Winding is the operation required to keep the plant in a vertical position. The employee holds the plant in one hand and winds twine around the stem. This task is performed once a week. Clipping is an alternative to winding. A small plastic clip attached to the twine is installed around the stem to keep it vertical. This supports the weight of the plant. Clipping can be a real advantage over winding when working with new staff, as plant heads are often broken during winding. The additional cost of clipping is often covered due to less losses resulting from broken heads.
Suckering is the action of removing the sucker, a side shoot that grows at the axilla of a leaf. Suckers need to be removed weekly. The plant should be allowed to grow on only one main shoot.
Truss pruning and truss support have to be done together once a week. The truss is the part of the plant where the fruits are. Before the fruits set, there are a number of flowers. The grower will tell the staff to keep a fixed number of flowers to keep the balance of the plant and the expected production. In tomatoes, sometimes it is necessary to install a support for an individual truss. If the length of the truss is long and thin, the fruit weight will kink the truss stem. A small, specially designed plastic support will help keep the truss stem sturdy enough to fill the fruits properly.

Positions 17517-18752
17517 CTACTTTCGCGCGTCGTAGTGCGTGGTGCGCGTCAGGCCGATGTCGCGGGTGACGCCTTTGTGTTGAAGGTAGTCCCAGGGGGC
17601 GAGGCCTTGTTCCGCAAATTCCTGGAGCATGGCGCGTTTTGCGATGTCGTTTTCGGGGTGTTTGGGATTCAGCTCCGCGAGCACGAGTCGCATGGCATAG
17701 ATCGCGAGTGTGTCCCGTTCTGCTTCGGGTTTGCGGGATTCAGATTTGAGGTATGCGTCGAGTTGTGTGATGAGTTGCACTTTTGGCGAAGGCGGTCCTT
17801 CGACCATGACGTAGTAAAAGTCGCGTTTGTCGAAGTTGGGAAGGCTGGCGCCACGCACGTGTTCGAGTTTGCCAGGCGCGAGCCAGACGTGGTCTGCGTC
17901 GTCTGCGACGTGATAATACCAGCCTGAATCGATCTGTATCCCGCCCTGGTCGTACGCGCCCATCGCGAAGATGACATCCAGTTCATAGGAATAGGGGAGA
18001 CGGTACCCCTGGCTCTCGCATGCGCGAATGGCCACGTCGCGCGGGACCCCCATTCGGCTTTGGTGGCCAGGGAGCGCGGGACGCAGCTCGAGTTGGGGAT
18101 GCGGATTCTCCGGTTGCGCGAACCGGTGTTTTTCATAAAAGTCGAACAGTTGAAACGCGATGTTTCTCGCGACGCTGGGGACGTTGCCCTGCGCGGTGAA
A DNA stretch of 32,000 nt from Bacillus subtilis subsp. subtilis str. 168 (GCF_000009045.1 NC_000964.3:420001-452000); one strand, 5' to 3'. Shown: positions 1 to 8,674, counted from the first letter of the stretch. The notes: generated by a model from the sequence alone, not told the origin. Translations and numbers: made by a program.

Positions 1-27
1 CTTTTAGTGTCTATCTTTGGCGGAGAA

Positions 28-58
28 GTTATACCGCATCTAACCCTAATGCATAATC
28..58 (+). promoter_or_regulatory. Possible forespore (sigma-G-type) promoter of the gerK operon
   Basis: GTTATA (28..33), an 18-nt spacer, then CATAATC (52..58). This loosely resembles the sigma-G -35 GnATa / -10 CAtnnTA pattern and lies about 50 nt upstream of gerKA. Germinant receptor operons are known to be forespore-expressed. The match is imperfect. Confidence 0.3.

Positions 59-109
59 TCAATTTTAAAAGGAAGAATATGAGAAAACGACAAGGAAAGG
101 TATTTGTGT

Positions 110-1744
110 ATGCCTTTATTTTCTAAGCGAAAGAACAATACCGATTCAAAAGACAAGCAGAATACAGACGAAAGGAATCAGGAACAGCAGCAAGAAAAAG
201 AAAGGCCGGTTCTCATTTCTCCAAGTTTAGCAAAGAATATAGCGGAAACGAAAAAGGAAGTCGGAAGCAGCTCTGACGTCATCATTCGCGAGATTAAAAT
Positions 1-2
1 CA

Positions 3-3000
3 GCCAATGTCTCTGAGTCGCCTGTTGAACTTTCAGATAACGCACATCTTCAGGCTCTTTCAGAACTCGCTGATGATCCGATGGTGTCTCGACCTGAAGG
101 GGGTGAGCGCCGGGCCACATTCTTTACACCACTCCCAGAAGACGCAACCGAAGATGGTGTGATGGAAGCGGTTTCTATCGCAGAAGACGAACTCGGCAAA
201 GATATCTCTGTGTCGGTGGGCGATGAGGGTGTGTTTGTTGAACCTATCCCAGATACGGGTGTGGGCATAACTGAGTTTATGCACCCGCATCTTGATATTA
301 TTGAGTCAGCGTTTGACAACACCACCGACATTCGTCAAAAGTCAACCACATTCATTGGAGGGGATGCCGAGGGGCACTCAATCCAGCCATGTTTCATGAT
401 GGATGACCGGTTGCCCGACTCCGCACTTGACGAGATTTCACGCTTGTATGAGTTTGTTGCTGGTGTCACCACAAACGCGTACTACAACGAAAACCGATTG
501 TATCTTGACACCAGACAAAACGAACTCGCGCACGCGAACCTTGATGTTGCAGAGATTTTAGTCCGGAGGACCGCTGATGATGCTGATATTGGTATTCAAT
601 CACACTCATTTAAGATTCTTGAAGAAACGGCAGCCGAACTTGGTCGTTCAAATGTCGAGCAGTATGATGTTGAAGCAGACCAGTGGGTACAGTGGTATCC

Lowering the crop is a task required when the plants reach the crop wire. When an employee lowers a plant, he “unwinds” the twine around a special hook. If he lowers the plant by 8 inches he has to move the same plant by 8 inches sideways. Most growers ask for lowering every other week.
Deleafing is the action of removing a leaf. The bottom leaves are useless when they are lower than the picked-fruits level. Deleafing helps maintain good air circulation just above the ground level and minimizes disease pressure. This task needs to be done regularly (about once a week). Usually no more than three leaves are removed at a time on one tomato plant. The leaf can be broken by hand from the main stem or cut away with a knife. The use of a knife usually reduces the risk of disease propagation, as long as it is disinfected frequently.
Once the fruits are ready, they need to be picked regularly. Most operations pick three times a week, with or without the calyx on the fruit. Employees may sit or stand while picking, whichever is fastest for the plant height. Picking speed can be as fast as 10 pounds per minute if you use pipe rails.
Other tasks need to be done during the course of the production season. Beneficial insects have to be spread in the growing areas, paths need to be cleaned and leaves have to be taken out of rows regularly. Tear out of the crop is time consuming too. All plants need to be taken out of the greenhouse.
Greenhouse vegetable labor efficiency has improved considerably in recent years. Even if it looks to be a different way to use an ornamental labor staff, well-motivated management can control the labor costs with these techniques.